You go to the dentist here in Spain; now, would that be expensive? "Expensive?" says Susana, in this week's useful Spanish expression: "¡Me ha costado un ojo de la cara!". Literally, it cost me an eye, when in English we'd say it cost an arm and a leg. Not much cheaper in the UK then, in that case, is it 😉 ?
We've got Toni again to explain this week's Spanish phrase: echar leña al fuego.
Leña, as Toni explains, is firewood (like what you might need for a barbecue for calçots!), with an equivalent expression in English being only making matters worse, or pouring oil on the flames.
Note that a discusiónis a false friend: in Spanish discutirmeans to argue, not to discuss.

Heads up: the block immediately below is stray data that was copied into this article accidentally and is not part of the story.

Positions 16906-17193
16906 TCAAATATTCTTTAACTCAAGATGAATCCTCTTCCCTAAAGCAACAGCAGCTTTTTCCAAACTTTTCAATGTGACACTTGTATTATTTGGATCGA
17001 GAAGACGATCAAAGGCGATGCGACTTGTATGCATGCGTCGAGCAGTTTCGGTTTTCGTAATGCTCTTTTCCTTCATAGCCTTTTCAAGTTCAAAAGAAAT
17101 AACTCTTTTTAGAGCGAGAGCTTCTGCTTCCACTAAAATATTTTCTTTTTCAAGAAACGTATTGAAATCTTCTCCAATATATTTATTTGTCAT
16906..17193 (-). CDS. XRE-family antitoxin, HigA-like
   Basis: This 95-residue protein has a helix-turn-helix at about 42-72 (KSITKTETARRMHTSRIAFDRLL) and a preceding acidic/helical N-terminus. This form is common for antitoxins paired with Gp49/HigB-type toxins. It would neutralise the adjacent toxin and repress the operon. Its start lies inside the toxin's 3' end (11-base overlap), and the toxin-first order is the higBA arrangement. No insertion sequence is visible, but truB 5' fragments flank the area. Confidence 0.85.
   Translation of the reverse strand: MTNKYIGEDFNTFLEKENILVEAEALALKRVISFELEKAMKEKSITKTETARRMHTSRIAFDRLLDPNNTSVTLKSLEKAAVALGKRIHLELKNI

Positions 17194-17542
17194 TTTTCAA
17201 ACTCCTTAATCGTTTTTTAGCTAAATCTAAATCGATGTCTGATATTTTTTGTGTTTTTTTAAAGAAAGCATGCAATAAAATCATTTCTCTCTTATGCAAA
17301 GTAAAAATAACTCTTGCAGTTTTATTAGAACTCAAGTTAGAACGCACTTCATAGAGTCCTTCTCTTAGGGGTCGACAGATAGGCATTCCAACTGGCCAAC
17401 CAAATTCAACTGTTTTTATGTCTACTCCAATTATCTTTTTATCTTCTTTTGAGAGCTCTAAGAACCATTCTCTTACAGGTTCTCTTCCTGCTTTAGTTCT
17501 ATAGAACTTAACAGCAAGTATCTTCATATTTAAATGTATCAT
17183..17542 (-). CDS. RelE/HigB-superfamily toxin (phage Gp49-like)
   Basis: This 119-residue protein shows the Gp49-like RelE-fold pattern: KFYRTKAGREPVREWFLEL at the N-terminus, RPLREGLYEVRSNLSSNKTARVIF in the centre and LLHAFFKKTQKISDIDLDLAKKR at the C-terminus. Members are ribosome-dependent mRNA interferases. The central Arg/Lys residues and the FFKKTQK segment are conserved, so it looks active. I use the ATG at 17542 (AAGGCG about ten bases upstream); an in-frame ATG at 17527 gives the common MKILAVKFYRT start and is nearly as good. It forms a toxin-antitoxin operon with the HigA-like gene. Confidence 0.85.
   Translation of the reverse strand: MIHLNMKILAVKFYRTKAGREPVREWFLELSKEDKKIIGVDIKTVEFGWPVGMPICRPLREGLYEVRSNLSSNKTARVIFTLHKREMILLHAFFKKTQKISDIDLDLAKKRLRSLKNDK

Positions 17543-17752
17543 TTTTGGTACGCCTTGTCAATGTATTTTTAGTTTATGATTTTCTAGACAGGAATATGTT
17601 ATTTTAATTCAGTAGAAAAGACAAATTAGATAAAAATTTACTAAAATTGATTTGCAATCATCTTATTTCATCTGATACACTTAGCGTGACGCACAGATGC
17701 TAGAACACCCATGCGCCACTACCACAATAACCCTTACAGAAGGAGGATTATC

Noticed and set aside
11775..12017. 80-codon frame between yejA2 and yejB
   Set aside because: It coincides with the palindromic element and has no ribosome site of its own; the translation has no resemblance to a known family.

Note also that we've now added subtitles to the videos in this series; if you need them, we'd recommend listening first without the subtitles, and then listening again with the subtitles to pick up what you missed. You might even want to listen a couple of times without them: test yourself!
This week's Spanish phrase — ahogarse en un vaso de agua— is explained for us by Eugenia, who teaches on our intensive courses.
If you've got a friend finding something way harder than it really is and saying "No voy a poder" (I just can't do this), Eugenia explains that you might say "¡Anímate! Que te ahogas en un vaso de agua" (Come on! You're — literally — drowning in a glass of water).
"Making a mountain out of a molehill" is probably the nearest equivalent in English.
This week, Susana has our useful Spanish phrase for us: quedarse de piedra.
She gives us the example of being told a friend has suddenly moved to Australia… ¡¿Qué?!(You remember Manuel, from Fawlty Towers, don't you?). "Me quedé de piedra," we would say in Spain: literally, "I was turned to stone".